Kracha said she also enjoys decorating the library for holidays.
“It is a cute little project I like,” she said.
Traci Petti is another retired teacher who is sharing her love of books with her neighbors. She taught at Pacific Beach Elementary from 1980 to 2013.
“I was a teacher for 35 years and my early memories are of going in the library with so many choices to read,” Petti said. “My parents encouraged reading.”
Petti said one of her favorite things to do when vacationing is looking up Little Free Libraries wherever she visits. For example, she went to Boston a couple months ago and found a library built to look like Fenway Park, complete with scoreboard.
Her library at 1253 Wilbur Ave. was installed five years ago. To decorate their library her husband, David Petti, put a planter box on the back, in which they placed succulents.
“A funny thing happened when my husband made it. It was freshly painted, so had no books in it yet,” Petti said. “The next day he comes in the house with a shocked look and says there are books in the library. Within 10 hours it took on a life of its own. There have been good books in that library.”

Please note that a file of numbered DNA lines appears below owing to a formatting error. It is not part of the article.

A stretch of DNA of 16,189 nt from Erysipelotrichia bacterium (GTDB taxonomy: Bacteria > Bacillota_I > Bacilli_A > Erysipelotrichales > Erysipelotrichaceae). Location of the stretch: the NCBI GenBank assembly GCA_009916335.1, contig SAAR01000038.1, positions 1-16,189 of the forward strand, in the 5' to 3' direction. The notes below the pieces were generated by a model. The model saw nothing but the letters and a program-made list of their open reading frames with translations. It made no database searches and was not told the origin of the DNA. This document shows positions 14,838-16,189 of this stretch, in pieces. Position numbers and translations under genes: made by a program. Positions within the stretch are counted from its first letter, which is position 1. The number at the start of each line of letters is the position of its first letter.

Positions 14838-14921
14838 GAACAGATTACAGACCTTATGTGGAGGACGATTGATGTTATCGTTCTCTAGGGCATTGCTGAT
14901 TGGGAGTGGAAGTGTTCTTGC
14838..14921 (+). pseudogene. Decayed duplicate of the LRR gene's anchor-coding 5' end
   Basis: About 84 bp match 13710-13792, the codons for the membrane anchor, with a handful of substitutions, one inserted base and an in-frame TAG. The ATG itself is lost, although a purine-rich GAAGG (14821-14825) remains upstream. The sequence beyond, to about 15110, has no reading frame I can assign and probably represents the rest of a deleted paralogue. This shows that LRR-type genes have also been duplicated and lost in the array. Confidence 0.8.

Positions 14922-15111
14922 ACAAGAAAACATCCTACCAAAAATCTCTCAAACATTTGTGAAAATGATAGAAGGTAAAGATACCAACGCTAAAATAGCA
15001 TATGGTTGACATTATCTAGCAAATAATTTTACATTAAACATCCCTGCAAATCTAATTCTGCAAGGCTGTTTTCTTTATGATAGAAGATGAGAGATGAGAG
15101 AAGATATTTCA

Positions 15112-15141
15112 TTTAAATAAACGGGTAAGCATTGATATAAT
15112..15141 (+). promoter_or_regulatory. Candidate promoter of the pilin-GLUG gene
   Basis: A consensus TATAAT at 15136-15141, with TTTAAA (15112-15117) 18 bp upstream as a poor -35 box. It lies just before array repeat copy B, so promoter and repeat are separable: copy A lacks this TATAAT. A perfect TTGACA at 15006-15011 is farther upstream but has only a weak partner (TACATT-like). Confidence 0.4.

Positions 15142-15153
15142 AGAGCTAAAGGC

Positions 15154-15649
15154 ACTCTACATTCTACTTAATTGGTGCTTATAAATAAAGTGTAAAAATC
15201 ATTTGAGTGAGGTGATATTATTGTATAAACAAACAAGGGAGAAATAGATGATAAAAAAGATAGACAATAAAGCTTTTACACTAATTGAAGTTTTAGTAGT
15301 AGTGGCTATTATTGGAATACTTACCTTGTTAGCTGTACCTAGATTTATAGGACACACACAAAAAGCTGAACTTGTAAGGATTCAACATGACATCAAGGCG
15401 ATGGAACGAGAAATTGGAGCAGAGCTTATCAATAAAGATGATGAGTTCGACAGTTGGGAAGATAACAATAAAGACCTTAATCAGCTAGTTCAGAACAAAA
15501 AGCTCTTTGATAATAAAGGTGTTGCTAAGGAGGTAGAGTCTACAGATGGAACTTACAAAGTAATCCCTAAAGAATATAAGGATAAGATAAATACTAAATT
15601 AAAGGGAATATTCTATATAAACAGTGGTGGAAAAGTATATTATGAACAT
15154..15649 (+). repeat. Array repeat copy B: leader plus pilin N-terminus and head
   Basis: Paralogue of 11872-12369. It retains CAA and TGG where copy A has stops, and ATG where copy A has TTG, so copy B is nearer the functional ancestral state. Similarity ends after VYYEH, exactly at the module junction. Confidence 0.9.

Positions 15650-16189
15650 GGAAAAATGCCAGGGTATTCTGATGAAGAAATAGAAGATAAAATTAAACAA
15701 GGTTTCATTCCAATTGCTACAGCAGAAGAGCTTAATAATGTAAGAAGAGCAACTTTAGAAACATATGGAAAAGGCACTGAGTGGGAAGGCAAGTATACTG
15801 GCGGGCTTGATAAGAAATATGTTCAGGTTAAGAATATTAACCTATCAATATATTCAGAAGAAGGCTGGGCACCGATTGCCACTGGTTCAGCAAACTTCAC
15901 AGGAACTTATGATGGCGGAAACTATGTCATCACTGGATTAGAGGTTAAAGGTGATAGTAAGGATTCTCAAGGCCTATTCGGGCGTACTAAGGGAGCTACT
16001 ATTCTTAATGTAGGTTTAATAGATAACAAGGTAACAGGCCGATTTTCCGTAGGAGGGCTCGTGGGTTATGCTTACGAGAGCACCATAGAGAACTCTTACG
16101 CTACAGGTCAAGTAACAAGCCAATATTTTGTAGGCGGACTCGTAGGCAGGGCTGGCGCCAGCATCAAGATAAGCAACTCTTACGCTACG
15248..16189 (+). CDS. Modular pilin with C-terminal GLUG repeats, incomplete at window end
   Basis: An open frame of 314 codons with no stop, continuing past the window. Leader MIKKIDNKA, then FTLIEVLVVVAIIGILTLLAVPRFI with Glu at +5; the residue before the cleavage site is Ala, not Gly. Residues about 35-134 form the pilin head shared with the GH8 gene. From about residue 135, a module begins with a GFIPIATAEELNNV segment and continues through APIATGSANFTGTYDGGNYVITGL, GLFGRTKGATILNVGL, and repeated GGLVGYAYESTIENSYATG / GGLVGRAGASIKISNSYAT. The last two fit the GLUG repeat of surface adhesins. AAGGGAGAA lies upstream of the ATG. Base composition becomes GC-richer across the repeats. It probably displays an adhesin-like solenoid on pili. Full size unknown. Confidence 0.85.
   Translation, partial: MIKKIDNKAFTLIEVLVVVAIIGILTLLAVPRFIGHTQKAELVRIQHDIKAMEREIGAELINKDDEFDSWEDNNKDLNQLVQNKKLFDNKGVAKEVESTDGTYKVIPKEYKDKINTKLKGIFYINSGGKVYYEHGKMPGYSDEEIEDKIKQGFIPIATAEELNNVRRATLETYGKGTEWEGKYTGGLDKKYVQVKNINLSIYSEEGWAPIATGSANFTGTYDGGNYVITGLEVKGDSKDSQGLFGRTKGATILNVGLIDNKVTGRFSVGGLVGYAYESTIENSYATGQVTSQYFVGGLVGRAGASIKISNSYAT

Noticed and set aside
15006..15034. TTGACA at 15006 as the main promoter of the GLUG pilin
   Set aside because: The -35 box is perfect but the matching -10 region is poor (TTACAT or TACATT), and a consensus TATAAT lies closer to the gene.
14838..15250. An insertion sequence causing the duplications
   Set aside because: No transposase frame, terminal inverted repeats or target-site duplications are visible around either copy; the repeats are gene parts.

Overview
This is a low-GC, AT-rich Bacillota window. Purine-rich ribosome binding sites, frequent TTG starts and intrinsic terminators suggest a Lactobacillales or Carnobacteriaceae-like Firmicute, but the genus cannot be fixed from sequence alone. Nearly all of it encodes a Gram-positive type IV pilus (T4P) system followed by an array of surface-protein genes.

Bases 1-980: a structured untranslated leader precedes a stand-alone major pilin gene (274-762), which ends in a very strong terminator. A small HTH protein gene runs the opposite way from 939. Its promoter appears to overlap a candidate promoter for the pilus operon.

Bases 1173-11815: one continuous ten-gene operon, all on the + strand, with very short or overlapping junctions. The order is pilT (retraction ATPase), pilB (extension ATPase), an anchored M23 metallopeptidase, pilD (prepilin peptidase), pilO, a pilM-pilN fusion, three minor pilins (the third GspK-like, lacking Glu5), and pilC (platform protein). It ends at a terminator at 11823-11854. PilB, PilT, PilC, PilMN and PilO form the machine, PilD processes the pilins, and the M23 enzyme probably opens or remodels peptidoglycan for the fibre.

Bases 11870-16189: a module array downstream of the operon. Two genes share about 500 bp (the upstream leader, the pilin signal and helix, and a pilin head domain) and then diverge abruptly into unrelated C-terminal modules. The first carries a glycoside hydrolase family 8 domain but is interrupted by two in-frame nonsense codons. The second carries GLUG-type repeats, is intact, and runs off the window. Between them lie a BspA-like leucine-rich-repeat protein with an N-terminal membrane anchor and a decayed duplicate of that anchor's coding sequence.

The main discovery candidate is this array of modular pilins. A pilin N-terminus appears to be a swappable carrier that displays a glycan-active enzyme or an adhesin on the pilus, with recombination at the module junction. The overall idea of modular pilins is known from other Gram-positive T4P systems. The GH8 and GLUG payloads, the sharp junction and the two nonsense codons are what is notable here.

She added, “The motto is ‘Take a book. Leave a book.’ I have not seen books return, but see people bring different books,” Petti said. “Cookbooks do not do too well, but then there are seasons. I’ve put in travel books, tried magazines like ZooNooz. The teenage kids are older, so I ask them what they like to read.”
Petti said she has piles of books at her home so she can change them out and is always looking for books men would enjoy. To make it easier for children to make selections she put some of their books in little plastic bins on a table next to the library. She has also put out a box of seedless limes when her tree produces a bumper crop.
To find a map and addresses for registered libraries anywhere go to littlefreelibrary.org.
Registered Little Free Libraries in ZIP code 92109
Charter No. 7323 — 2002 Thomas Ave.
Charter No. 9044 — 815 Avalon Court
Charter No. 11640 — 2848 Bayside Walk
Charter No. 44480 — 1253 Wilbur Ave.
Charter No. 49724 — 1370 Wilbur Ave.
Charter No. 49966 — 4005 Fanuel St.
Charter No. 52710 — 5202 Vickie Drive
Charter No. 53511 — 5298 Edgeworth Road
Charter No. 65513 — 3812 Haines St.
Charter No. 75217 — 3930 Sequoia St.